There have been a few articles lately on the polarization of politics in the US, where the middle ground—people with views from both Democrat and Republican sides—has been eroded. William Shepherd linked this one on Twitter, from the Pew Research Center.
My theory, sent on Twitter, was this:
You are correct, and it is something that we’ve observed in online behaviour for many years. It’s been dividing because of online tribes and the need to identify, short of having alternatives. Despite the national image of rugged individualism, the political system is so broken that it prevents this, leaving Americans needing to group behind one or the other. It is deeply dangerous, because it leads to institutionalization. It’s almost like saying that one has to support a secret police because it’s the only game in town.
Jaklumen noted, in response to this:
My understanding (from professorial lectures) is that the U.S. political parties ideologically sorted themselves first but that the electorate on average is not so ideologically sorted. I see that may be changing.
to which I responded:
I suspect so, when I look online. The extremes are also the most vocal, and the moderate position doesn’t get support. Certain people want validation over having conviction, which is why you may see more tend toward the extremes. To the point where the other side is vilified.
The first part (obviously these were compiled from about seven Tweets) is indeed something I’ve seen for a while: those willing to argue about both sides, and see the wood for the trees, are relatively few in number. This has definitely been the case online since I had a blog on Vox, where people took sides. But over time that hasn’t really changed—two presidential elections later, even the admission of compromise seems to cost elections. It certainly didn’t help John McCain or Eric Cantor.
Yet the image of the US is one where individualism is glorified, and that still seems to hold true in most endeavours, certainly in commerce. It’s even something which the National Party here once tried to pursue (in 1999), because it wanted to champion innovation, seeing that the best ideas often came from the individual. However, the David Brat win in Virginia for the Republican primary in the Seventh Congressional District in Virginia, was less about a swing to the right than a candidate who publicly stated he was adhering to the principles of his party—whereas his rival, who raised twenty-fold the amount and spent similarly, was tarnished with both the impression of a willingness to compromise and distancing himself from his electorate.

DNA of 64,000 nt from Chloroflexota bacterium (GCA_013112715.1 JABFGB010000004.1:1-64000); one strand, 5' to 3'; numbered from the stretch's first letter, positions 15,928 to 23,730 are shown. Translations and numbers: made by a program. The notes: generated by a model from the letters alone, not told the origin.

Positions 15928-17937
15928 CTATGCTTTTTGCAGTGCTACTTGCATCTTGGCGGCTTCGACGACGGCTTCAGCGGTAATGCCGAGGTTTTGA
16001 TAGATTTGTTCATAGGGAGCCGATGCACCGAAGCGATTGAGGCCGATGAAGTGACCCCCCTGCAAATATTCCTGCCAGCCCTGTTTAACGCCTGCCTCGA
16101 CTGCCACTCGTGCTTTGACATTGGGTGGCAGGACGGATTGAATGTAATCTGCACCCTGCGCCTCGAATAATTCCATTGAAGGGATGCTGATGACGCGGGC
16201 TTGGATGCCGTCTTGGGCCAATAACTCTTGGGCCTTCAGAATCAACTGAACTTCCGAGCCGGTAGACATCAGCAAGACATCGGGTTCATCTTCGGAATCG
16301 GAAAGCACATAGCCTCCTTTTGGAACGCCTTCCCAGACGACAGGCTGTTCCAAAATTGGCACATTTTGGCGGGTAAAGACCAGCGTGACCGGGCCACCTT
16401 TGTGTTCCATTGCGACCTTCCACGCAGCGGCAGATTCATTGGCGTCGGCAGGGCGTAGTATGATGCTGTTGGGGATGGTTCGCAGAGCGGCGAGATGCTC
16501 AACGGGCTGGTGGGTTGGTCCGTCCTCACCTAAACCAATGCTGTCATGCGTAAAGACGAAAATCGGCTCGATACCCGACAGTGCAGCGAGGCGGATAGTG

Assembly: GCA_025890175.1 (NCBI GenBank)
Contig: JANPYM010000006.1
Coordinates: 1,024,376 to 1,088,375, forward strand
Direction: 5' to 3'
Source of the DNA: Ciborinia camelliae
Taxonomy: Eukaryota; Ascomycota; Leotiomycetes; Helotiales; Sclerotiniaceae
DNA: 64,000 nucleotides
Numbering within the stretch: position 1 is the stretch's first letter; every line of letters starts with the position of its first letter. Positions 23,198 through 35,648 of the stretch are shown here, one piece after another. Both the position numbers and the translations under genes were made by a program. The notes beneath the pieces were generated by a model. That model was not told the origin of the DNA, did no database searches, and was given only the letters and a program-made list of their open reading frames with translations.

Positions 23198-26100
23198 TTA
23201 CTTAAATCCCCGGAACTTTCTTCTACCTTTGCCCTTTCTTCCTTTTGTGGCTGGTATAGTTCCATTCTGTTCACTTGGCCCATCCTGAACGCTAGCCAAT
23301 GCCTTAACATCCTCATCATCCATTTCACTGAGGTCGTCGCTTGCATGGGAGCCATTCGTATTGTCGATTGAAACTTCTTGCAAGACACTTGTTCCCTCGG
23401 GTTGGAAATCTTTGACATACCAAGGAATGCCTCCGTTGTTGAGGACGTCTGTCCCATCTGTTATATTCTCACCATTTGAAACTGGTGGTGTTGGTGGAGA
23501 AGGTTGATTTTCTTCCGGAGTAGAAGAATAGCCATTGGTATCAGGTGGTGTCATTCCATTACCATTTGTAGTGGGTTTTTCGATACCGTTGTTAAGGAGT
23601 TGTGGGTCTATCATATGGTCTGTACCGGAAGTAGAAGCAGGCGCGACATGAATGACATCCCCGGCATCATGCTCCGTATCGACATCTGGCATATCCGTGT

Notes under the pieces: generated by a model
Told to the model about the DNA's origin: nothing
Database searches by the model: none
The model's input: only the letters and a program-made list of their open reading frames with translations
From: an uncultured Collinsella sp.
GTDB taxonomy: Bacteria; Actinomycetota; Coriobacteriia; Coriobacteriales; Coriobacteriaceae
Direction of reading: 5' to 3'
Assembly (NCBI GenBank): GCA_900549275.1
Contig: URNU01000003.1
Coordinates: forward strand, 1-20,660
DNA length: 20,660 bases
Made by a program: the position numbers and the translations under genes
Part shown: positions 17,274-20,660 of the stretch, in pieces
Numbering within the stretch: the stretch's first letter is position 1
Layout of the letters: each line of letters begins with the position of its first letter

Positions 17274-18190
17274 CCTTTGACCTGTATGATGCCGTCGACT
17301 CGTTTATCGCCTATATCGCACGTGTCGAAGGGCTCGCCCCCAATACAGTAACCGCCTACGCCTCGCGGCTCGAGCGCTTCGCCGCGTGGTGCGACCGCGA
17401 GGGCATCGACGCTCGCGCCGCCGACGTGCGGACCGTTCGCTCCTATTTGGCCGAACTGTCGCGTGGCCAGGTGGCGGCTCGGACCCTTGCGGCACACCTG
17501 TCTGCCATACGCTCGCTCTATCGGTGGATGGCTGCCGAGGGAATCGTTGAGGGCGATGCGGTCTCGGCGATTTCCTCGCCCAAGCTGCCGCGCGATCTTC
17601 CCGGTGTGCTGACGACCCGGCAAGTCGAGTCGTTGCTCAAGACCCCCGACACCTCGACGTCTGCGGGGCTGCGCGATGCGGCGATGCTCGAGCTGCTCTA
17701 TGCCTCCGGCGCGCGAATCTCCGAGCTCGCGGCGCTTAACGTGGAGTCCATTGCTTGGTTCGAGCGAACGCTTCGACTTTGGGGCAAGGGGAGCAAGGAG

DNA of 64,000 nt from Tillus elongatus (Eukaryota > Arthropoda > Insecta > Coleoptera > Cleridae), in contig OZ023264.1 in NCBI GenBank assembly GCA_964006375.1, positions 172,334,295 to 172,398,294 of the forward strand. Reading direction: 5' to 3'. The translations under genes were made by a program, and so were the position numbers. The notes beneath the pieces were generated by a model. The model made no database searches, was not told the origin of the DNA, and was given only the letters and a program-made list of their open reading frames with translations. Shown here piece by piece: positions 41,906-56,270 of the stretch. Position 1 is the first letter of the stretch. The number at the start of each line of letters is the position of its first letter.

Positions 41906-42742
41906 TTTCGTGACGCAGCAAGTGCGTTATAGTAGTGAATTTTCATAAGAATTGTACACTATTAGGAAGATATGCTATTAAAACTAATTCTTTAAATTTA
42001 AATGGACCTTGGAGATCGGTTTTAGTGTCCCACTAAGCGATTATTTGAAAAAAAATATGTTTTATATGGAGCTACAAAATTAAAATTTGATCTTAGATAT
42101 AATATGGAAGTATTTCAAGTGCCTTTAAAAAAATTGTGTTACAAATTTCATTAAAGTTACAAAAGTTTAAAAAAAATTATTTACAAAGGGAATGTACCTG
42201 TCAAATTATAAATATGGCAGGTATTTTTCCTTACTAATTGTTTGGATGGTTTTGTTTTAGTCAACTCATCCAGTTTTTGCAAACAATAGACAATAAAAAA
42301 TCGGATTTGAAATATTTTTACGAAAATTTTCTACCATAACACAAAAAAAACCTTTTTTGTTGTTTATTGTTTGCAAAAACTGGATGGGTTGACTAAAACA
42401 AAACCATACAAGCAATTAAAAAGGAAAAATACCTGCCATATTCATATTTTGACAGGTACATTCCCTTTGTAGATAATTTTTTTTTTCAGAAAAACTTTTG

Of course it’s not the sole example. However, we are in an age where taking a political stance—or any stance—takes place in part in social media. Many years ago, I said to Bill that we are in a ‘headline culture’, where analysis is light and the belief in what a news headline says becomes the generally accepted viewpoint. One friend, in a friends-only comment on Facebook, wrote that he saw the media as complicit in giving false impressions of candidates. That headline culture deems certain people to think they are experts on a given topic, likes are given to someone who might repeat the headlines’ position, and there you have validation. It’s not just young people, as PBS might want us to think with its ‘Generation Like’ Frontline edition a few months back, but all of us who interact. Social media have simply brought this behaviour to the fore, where we might feel secure about a viewpoint because it comes with the backing of a group of people. And in politics, that group of people are driven by parties, the ones that have managed to get a collective view out there.
To make us feel even more validated about our political choices, Google exacerbates this feelgood factor, inside a search bubble, by delivering us the results that seem to support the extremes. It has, after all, monitored us for ages, so its search results are customized to suit. Did you like David Brat over Eric Cantor? Here’s a link to Sean Hannity. This method of delivering search results, just like 24-hour mainstream news, isn’t making us more intelligent or better-informed: it’s potentially leaving us less willing to take an individualistic stand on a political viewpoint.
But thinking for ourselves is hard, right? Well, not really. We all do it. It’s just that many of us need to feel confident for taking a stand that might not be popular, not worry when something doesn’t get likes, and be prepared to support our position when we feel it needs it.
It doesn’t end at “rugged individualism”. One where taking a stand and allowing a viewpoint to be refined, attacked, and even altered is a good thing, if what results is a clearer understanding of how a society can move forward. Innovation, contrary to what one might think, doesn’t necessarily come from the individual—depending on the type of person you are, it often comes from the individual who interacts, not being altered by a mob, but by decent reasoning. Haven’t we also been told that innovation has often come from collaboration, and that agglomeration leads to stronger economies and societies? The same applies to politics.
Therefore, those making comment on a position would do well to be civilized and polite, so that we can find a better way. For sometimes it’s easier not to defend a position because it takes time, or the other side comes across as immovable, uncompromising, and too blind or fixed in their way to see the alternative—or, as I found during the 2013 election, the trolls, who also do no one any favours, especially their own candidate, came forth. We need to permit decent discussions in political discourse, especially in a society where there’s potential that mob thinking and misinformation can drive it.